Snuffing out an Az boom

Let's dive down the maximum-profit rabbit hole anyway.

Climate change will happen regardless of Brnovich giving it permission to transform the Earth's ecosystem. Stopping the worst of it is in everybody's interest.

Who is to say protecting organized civilization from catastrophic climate change isn't a good business decision? If BlackRock wants to manage assets so investors can have the proceeds in retirement decades in the future, it would be a good idea to keep the planet's surface from bursting into flames.

Second, in 2003, Battelle Laboratories conducted a study that found Arizona could be the Silicon Valley of sustainability with our academic centers in geosciences, water resourse management, arid land management and the clear solar advantages the state has. 

(I wrote a story about it but there's no way to link to it because Gannett lost the Tucson Citizen archives. But I remember the day I read the study at an Arizona Board of Regents meeting. Returning to the newsroom I told and editor "this is big news" and he said, "yeah, well, Summerhaven just burned down. Yours is Page 2)."

Right now, Lucid Motors employs 2,000 people at a plant in Casa Grande. They cater to the post-petroleum market. Last I checked, big oil doesn't do much drilling in Arizona.

So by stabbing in the back the post-fossil economy, he's drawing blood from his own state's economy. And he's doing it just to troll the libs and make more CO2.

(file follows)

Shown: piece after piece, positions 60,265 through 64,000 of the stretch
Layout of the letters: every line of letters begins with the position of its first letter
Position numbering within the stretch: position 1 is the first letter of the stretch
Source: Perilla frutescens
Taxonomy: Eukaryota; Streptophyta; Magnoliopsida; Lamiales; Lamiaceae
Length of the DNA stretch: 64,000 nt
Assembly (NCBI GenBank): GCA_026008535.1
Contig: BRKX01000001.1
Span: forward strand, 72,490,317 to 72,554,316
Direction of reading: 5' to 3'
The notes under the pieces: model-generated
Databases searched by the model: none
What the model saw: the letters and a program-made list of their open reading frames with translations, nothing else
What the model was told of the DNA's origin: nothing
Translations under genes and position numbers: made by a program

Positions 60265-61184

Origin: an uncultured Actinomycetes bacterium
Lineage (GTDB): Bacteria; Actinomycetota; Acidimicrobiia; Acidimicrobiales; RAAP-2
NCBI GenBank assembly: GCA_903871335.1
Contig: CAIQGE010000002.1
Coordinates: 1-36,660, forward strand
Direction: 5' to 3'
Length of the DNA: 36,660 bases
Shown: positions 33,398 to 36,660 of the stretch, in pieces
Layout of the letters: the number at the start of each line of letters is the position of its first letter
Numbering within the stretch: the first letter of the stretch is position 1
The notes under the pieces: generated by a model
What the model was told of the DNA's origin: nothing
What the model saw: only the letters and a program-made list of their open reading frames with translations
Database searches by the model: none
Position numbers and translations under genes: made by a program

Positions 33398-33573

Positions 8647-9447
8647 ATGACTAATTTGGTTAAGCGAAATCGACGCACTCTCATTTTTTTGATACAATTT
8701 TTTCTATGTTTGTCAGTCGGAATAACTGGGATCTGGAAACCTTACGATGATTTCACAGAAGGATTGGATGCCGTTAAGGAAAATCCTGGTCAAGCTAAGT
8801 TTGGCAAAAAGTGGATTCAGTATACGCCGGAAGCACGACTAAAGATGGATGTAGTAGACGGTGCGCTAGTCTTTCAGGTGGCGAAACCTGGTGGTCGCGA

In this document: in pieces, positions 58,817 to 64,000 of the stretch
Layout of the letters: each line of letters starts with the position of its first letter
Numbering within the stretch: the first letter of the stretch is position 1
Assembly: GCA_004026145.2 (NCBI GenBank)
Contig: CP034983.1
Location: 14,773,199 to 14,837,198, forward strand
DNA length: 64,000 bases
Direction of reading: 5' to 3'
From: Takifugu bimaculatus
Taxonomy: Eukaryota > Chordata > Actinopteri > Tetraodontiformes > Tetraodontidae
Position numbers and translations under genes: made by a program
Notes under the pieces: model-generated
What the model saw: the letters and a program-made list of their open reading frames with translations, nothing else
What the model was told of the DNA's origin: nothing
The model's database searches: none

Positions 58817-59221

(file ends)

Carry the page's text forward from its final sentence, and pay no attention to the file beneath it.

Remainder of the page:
No... it's national security

The Brnovich letter tries a couple ways to get around the free speech argument. First it insists environmental stewardship and government principles weaken America.

"BlackRock’s past public commitments indicate that it has used citizens’ assets to pressure companies to comply with international agreements such as the Paris Agreement that force the phase-out of fossil fuels, increase energy prices, drive inflation, and weaken the national security of the United States.

BlackRock should dump its climate stocks and buy oil, the letter suggests.

Alright, Sparky. Step back a few paces.

Volatile energy prices are a feature and not a bug of the resource-based energy markets. American dependence on an energy resource controlled by the likes of global despots from Russia's Vladimir Putin and Saudi Arabia's Mohammed bin Salman weaken the nation more than sustainable technologies. The country wouldn't have to go hat in hand to anyone (assuming the rare earth components to battery technology get worked out) selling it oil if it had an energy alternative.

Another thing: Who buys oil stocks heading into a possible recession? Nobody. That's such a basic rule of stock even I know it. I guess Brnovich is really bullish on Biden's economy.

No... it's a matter of trust

The letter claims that BlackRock violated anti-trust laws when it linked investment to environmental stewardship and governance.

"BlackRock’s actions appear to intentionally restrain and harm the competitiveness of the energy markets."

And bingo here we are at the crux.

Efforts to bring about change through commerce  – under this interpretation – are illegal because they restrict the natural flow of a goods and services through greed and profit.

Liberals have power in the consumer market because Gen Z and Millennials like companies to have a social conscience. Big business is trying to appeal to them because they are the future. Even Exxon-Mobil has a mission statement discussing sustainability.

BlackRock, at worst, is competing for market share. That's exactly what Brno's letter says he wants them to do.